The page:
2036 &lt;P&gt; 
    2037 Studies at Halley are crucial for a global perspective on ozone depletion, atmospheric pollution, sea level rise and climate change. Ozone has been measured at Halley since 1956. A spring-time depletion in stratospheric ozone was discovered by BAS in 1985, and this led very quickly to the international response to curtail production of CFCs.  
    2038 &lt;P&gt; 
    2039 Halley, lying within the auroral zone, is ideally situated for geospace research. An HF (SHARE) radar, supported by a suite of other powerful radio and optical instruments including remote unmanned Automatic Geophysical Observatories, provides an unparalleled spatial picture of the consequences of geospace interactions in the upper atmosphere over an area of around three million square km above the South Pole.  
    2040 &lt;P&gt; 
    2041 Halley V contains a mix of building technologies. Three buildings are located on platforms on steel legs, which are jacked up annually to keep them clear of the accumulated snowfall. An accommodation building and a garage weighing over 50 tons are mounted on skis and towed each year to a new position. Halley I to Halley IV were built directly on the snow and were each abandoned within ten years, having been crushed by the overlying ice.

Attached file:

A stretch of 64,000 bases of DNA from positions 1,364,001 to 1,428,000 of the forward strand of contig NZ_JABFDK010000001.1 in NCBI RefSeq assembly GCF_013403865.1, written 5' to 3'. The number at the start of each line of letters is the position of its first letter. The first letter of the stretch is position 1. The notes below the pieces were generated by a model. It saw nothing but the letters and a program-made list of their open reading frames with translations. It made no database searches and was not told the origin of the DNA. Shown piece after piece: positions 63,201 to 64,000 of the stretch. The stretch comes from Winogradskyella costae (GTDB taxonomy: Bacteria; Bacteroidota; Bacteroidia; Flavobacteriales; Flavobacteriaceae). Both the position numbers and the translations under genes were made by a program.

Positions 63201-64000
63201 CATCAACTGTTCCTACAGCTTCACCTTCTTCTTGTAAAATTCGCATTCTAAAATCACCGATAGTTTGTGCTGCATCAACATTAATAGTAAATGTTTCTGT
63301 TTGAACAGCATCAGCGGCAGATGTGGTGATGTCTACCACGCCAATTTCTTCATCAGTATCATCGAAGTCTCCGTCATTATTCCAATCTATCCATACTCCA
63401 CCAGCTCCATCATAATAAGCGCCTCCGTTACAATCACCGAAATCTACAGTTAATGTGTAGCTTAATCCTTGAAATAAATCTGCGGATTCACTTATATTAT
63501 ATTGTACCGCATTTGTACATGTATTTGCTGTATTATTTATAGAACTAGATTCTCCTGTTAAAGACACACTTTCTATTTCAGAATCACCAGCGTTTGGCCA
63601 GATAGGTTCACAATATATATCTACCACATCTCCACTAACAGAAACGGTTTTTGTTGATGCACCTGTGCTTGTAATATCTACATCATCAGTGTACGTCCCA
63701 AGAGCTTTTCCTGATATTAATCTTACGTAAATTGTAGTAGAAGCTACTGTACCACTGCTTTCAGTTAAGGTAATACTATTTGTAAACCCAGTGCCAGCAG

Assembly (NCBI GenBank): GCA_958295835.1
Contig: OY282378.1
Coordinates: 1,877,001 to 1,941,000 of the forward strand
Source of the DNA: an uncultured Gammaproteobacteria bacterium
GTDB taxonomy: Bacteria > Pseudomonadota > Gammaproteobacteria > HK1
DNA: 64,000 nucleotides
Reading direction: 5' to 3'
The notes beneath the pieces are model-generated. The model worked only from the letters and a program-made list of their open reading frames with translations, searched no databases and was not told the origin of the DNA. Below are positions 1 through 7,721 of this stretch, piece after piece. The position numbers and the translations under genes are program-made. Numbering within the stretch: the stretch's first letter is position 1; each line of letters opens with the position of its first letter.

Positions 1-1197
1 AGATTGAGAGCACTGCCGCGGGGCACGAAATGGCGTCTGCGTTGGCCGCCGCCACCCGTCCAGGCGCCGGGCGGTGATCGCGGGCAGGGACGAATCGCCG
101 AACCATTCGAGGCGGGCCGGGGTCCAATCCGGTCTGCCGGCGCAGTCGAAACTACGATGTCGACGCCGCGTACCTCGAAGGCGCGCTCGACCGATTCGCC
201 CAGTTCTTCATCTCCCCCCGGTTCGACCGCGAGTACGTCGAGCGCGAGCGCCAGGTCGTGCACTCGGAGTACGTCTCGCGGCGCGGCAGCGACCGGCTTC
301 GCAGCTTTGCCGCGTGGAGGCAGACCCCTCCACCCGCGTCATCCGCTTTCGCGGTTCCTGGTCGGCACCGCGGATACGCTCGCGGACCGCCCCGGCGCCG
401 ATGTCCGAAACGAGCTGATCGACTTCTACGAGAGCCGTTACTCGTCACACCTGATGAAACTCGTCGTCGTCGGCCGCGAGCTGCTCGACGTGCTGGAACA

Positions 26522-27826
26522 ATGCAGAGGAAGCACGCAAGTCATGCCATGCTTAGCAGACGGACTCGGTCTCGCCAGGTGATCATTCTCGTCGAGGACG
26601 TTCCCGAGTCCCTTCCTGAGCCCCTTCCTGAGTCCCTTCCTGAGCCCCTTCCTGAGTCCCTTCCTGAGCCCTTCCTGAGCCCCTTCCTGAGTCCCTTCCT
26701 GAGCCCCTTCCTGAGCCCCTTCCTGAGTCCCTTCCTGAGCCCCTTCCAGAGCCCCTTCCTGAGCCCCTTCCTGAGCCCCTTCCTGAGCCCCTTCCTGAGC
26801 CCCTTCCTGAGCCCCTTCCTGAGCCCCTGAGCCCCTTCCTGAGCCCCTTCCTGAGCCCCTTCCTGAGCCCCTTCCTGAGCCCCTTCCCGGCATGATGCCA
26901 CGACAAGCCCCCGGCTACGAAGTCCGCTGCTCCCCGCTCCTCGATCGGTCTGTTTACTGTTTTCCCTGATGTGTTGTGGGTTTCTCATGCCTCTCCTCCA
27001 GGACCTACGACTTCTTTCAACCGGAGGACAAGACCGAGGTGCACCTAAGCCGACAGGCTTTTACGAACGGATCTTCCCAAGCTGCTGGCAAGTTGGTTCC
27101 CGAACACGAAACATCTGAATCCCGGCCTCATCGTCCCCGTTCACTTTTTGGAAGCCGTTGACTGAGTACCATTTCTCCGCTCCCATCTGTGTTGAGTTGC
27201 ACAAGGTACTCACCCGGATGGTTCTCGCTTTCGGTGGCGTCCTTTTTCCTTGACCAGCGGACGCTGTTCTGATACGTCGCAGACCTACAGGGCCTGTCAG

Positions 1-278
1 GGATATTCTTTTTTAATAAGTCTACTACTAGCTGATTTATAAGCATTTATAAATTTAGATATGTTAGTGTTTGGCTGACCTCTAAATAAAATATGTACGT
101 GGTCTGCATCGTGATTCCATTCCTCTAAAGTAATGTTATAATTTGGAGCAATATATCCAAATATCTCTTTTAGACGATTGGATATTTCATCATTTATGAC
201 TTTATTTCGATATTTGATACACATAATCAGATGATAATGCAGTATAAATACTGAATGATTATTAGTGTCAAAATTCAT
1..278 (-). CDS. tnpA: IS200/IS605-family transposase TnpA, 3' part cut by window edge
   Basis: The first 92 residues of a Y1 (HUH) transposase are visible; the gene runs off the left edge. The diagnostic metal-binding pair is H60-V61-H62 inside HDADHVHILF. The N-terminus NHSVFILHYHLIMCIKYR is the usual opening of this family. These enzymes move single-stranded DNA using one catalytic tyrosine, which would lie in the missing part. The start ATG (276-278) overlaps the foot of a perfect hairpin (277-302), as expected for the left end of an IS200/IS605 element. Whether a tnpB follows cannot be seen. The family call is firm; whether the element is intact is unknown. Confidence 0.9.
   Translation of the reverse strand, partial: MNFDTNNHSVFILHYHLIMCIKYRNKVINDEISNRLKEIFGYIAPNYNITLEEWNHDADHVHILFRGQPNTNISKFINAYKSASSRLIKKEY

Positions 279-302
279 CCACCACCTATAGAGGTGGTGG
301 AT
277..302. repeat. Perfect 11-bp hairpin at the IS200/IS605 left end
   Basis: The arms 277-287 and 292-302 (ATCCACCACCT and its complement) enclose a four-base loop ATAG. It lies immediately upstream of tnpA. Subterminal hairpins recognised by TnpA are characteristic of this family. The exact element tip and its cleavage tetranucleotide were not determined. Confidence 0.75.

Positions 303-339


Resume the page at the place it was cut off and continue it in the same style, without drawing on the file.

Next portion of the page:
2042 &lt;P&gt; 
    2043 The station operates throughout the year with a maximum population of 65 in the summer and an average of 15 over winter. The Emperor penguin colony near Halley, which is present from May to February, is a special attraction, while other recreational trips take members further inland towards the "hinge zone" where the floating ice shelf is joined to the continent.</dgDescriptionText> 
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    2139                     <abstract>